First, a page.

Worm Breeder's Gazette 9(1): 25
These abstracts should not be cited in bibliographies. Material contained herein should be treated as personal communication and should be cited as such only with the consent of the author.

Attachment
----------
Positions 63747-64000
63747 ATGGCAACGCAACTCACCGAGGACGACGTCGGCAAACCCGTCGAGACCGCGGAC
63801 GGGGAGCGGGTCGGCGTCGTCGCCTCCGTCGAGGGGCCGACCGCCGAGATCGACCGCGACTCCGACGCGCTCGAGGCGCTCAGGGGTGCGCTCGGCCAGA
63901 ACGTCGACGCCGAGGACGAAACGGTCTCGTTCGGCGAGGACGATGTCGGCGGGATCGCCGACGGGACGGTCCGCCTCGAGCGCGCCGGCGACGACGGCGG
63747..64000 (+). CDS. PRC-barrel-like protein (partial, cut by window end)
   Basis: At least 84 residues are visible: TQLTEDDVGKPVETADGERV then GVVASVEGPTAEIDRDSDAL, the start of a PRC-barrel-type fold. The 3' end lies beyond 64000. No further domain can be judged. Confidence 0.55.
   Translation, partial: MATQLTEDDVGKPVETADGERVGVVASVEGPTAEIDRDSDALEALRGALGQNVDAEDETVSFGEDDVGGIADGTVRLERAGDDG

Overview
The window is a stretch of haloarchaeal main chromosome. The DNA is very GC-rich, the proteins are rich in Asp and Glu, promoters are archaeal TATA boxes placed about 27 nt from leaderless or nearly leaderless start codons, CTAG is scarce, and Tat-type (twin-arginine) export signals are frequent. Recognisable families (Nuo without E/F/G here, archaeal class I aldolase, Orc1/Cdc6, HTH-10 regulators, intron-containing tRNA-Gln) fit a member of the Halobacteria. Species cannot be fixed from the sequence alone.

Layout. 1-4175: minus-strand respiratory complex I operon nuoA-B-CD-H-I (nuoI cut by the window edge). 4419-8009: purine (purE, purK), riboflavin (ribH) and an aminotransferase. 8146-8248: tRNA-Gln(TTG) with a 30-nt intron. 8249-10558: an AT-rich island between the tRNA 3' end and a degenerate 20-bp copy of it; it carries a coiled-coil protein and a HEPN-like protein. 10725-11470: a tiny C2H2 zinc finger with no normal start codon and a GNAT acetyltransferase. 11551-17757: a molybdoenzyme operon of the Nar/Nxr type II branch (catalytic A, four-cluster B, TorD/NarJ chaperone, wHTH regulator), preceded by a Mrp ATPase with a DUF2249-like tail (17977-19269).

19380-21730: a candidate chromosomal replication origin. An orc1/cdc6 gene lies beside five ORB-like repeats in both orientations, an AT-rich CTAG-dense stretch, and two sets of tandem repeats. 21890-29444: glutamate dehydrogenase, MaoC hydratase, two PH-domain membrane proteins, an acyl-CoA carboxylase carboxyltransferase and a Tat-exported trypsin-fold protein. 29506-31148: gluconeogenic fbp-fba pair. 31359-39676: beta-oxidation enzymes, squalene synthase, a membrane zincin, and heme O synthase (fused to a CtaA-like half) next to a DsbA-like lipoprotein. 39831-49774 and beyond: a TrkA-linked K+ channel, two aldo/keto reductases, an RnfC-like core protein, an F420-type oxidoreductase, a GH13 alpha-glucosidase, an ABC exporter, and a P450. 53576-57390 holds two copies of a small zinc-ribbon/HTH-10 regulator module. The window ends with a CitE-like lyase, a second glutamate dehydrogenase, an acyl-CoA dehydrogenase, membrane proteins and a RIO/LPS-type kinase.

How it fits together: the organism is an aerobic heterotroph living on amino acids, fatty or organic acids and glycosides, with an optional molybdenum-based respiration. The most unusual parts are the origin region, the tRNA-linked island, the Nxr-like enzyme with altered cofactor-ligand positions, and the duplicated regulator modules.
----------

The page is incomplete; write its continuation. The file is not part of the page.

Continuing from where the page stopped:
A consensus sequence for Tc1 insertions: Using an oligonucleotide complementary to part of the Tc1 inverted repeat as a primer, we have sequenced the insertion sites of unc-22(st136::Tc1), 137::Tc1), and stP1: stP1 is a Tc1 dimorphism located about 0.05 mu left of unc-22 and is due to a recent transposition event. A comparison of these three sites and two sites described by Hirsh's laboratory (NAR 11:4201 and 7137) and a repeatedly targeted site in unc-54 described by Eide and Anderson ( PNAS 82:1756; pers. comm.) reveals the following common sequence motif: T(5/6) N N N N A(6/6) T(5/6) N T(6/6) [Tc1] A(6/6) N N T(5/6) The frequency of tagging a gene of interest probably reflects both the number and the location of this motif within a gene. For example, unc-22 is a much 'hotter' target than unc-54 for Tc1 insertion, but the difference in gene size, about three-fold, cannot really account for the difference in insertion frequency. A search for this motif in unc-54 reveals that it occurs ten times but only one of these is in an exon and this is the insertional 'hot spot' recovered by Eide and Anderson. For st136 and st137 of unc-22, 12 of 15 nucleotides around the insertion sites are identical. These two sites are out of reading frame, so this homology does not merely reflect a constraint imposed at the protein level. This observation suggests that the six bases identified above are perhaps only part of a preferred target site. We are sequencing more Tc1-induced unc-22 mutants to further examine this idea of sequence specificity. Heterogeneity in the Tc1 family: The Tc1 element at stP1 lacks the 3' Tha [site present in the Tc1 sequenced by Rosenzweig, et. al., (NAR 11:4201)]. We surveyed Tc1 elements isolated from a lambda 1059-BO library and found that about 10% of the Tc1 elements lacked this site. The restriction site heterogeneity reported by others (Harris, et. al. , WBG 8, 1 : 48; Eide and Anderson, pers. comm.) for HindIII and EcoRI is not correlated with this ThaI difference, which suggests there may be a great deal of microheterogeneity within the Tc1 family in the BO strain. Mapping a mutator: We have continued to genetically localize a factor which is necessary for germ-line excision and transposition of Tc1. From three-factor crosses we have positioned the factor to a region right of dpy-5, left of unc-29 and possibly near unc-37 on chromosome I. At present, we do not know whether we are mapping a single unit or a cluster of active factors but we have evidence the factor on chromosome I can itself transpose. RW7037, which has unc-22( st136::Tc1) as a marker and has been used for the mutator localization on chromosome I, was further outcrossed to N2 and RW7080 was isolated after recovering st136 animals in the F2. This strain has fewer copies of Tc1 (probably about 70), but greater activity for unc-22 reversion. Mapping experiments show that RW7080 has the activity on LGI as well as on at least one other chromosome. Using Ac/Ds and P factor/elements as our paradigm, we are searching through the LGI recombinants for a Tc1 that may be acting as an activator or a factor. A region of Tc1 homologous to the SV40 enhancer core: Recent results in yeast demonstrate that at least part of the transcriptional control exerted by Ty elements on nearby genes is due to an enhancer sequence (PNAS 82:5423 and 5428). For a lark, we examined Tc1 and found that there is a sequence that differs by 1 bp from the SV40 enhancer 'core' at position-107 relative to the putative Met start site at bp 523. The sequence in Tc1 is TTTGGAAAGT, and in SV40 is TGTGGAAAGT. Does it mean anything? Obviously, we do not know, but the fact that Tc1 can be incorporated into the mRNA of unc-22, leads one to wonder.